European Commission Calls on European Union Governments to Provide More Funding for HIV/AIDS, Malaria, TB Programs in Africa, Asia
April 28, 2005
The European Commission on Wednesday proposed expanding the 25-nation European Union's programs to fight HIV/AIDS, tuberculosis and malaria in African and Asian countries, the AP/Las Vegas Sun reports. The commission called on E.U. governments to "agree on a considerable contribution" to increase its budget for fighting the diseases, according to the AP/Sun. The European Union contributes approximately $310 million annually to fight the three diseases and is the second-largest donor to the Global Fund To Fight AIDS, Tuberculosis and Malaria (AP/Las Vegas Sun, 4/27). The European Commission on Wednesday adopted the "Programme for Action: Accelerated Action on HIV/AIDS, Malaria and Tuberculosis in the Context of Poverty Reduction" that suggests E.U. governments in their 2007-2013 budgetary discussions agree to help fill the "financing gap" of the three diseases, which the United Nations estimates will be $14.9 billion annually by 2007, according to an E.C. release (E.C. release, 4/27). The proposal says the expanded program should include the distribution of insecticide-treated bednets and condoms at no cost, increased access to counseling and testing for HIV/AIDS, and the promotion of affordable drugs, research and education programs (AP/Las Vegas Sun, 4/27). The proposal also calls on E.U. governments to help launch political dialogue about the stigma, discrimination and human rights issues facing people living with the diseases, as well as address specific concerns of "vulnerable groups," such as orphans and children (E.C. release, 4/27). The commission said it plans to seek support for the expanded program at a meeting of foreign ministers of E.U. members next month. "HIV/AIDS, malaria and TB are the main killer diseases in many countries of sub-Saharan Africa and Asia and are also a major obstacle for development," E.U. Development Commissioner Louis Michel said, adding that the program is "the basis for a continued, coherent and strong European response to this global threat" (AP/Las Vegas Sun, 4/27).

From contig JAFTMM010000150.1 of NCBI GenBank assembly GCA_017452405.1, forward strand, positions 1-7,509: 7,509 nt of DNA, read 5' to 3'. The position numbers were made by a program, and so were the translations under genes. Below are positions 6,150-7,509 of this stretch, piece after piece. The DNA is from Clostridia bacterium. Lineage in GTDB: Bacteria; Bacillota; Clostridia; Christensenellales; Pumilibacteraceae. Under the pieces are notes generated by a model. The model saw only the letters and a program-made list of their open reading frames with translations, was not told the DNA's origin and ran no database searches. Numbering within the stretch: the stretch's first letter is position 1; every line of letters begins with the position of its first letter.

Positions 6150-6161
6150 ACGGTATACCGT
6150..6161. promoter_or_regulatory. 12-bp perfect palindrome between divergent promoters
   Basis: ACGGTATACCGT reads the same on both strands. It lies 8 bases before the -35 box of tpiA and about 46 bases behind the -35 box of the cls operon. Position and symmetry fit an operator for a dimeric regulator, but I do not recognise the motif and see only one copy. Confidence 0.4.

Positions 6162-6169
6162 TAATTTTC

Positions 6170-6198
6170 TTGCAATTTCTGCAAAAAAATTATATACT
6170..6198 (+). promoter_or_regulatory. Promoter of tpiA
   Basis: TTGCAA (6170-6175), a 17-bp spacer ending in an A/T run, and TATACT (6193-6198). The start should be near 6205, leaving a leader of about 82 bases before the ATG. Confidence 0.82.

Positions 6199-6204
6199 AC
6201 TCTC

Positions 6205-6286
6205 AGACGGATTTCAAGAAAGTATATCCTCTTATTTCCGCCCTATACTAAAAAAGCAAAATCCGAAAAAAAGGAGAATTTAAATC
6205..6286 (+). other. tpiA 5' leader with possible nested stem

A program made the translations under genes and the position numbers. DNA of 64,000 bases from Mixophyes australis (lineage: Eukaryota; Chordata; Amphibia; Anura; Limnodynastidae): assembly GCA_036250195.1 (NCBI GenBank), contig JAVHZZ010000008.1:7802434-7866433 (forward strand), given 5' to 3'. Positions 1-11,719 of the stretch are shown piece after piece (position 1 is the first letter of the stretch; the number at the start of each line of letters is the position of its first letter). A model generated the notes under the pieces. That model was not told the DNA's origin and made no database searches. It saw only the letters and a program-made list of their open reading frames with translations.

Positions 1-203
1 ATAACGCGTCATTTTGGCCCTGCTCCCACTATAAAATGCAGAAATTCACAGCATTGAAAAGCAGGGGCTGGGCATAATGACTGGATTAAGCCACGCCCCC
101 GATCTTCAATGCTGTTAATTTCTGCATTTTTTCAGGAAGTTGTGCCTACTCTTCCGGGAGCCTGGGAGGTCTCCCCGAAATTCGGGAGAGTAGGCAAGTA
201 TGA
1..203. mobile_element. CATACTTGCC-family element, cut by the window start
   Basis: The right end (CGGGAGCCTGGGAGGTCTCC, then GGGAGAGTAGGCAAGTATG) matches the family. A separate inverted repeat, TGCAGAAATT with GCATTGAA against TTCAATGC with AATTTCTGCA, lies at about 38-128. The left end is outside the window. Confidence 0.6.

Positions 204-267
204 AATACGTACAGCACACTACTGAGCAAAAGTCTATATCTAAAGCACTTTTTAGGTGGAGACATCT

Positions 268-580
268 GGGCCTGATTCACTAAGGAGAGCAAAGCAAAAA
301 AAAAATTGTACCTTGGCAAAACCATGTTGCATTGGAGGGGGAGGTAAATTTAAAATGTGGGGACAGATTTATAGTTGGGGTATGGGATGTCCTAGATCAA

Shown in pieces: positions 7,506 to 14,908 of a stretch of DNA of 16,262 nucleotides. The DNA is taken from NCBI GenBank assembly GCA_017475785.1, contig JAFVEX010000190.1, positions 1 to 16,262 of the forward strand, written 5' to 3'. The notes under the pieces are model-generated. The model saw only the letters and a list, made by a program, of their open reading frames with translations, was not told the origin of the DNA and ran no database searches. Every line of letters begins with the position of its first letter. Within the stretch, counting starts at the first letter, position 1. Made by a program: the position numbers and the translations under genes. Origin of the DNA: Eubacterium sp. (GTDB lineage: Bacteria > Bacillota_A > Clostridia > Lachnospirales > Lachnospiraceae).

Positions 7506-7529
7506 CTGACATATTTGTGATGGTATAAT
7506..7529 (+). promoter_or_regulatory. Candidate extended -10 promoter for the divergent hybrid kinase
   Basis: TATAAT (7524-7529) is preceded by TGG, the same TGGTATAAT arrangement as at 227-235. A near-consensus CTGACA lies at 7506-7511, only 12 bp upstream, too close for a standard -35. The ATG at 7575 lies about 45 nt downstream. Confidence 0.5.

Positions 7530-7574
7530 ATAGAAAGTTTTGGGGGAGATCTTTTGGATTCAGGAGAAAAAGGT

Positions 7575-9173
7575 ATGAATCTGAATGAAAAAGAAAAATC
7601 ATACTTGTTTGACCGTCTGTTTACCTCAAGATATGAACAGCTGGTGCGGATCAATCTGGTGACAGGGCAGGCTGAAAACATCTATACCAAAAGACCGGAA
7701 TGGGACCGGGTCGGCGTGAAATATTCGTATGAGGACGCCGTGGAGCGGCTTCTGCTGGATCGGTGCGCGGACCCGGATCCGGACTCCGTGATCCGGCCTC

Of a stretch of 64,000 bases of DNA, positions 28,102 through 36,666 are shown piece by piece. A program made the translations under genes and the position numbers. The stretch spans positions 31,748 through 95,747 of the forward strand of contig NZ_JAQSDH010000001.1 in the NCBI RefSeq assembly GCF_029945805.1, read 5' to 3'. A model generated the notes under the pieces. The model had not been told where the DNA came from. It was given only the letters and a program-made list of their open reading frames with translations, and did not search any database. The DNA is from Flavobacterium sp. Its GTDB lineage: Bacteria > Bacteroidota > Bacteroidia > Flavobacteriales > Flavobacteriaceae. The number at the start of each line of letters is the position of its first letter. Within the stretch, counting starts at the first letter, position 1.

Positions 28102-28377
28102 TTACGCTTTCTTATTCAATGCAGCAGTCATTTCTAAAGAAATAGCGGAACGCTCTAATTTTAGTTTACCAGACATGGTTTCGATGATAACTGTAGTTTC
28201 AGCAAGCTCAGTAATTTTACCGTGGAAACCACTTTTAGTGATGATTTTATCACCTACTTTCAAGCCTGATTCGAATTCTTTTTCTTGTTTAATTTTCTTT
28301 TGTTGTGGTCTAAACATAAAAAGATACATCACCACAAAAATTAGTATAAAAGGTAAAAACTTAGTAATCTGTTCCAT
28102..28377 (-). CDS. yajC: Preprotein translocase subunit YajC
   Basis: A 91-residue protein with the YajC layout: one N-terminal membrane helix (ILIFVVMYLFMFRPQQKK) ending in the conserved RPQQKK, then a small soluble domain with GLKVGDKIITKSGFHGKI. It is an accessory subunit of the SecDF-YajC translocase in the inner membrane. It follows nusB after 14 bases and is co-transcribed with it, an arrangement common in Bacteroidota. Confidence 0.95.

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This article was provided by Henry J. Kaiser Family Foundation. It is a part of the publication Kaiser Daily HIV/AIDS Report. Visit the Kaiser Family Foundation's website to find out more about their activities, publications and services.